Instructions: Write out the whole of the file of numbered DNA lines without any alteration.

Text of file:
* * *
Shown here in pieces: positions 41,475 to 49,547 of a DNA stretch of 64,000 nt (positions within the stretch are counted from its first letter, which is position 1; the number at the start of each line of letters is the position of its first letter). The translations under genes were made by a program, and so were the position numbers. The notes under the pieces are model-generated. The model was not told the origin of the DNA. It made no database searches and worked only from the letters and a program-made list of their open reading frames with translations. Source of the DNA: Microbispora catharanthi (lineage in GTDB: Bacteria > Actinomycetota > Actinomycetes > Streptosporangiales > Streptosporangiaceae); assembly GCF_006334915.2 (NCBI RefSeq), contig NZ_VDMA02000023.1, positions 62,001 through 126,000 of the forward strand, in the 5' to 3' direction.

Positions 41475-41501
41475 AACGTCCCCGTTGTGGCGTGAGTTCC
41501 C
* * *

Shown here in pieces: positions 41,475 to 49,547 of a DNA stretch of 64,000 nt (positions within the stretch are counted from its first letter, which is position 1; the number at the start of each line of letters is the position of its first letter). The translations under genes were made by a program, and so were the position numbers. The notes under the pieces are model-generated. The model was not told the origin of the DNA. It made no database searches and worked only from the letters and a program-made list of their open reading frames with translations. Source of the DNA: Microbispora catharanthi (lineage in GTDB: Bacteria > Actinomycetota > Actinomycetes > Streptosporangiales > Streptosporangiaceae); assembly GCF_006334915.2 (NCBI RefSeq), contig NZ_VDMA02000023.1, positions 62,001 through 126,000 of the forward strand, in the 5' to 3' direction.

Positions 41475-41501
41475 AACGTCCCCGTTGTGGCGTGAGTTCC
41501 C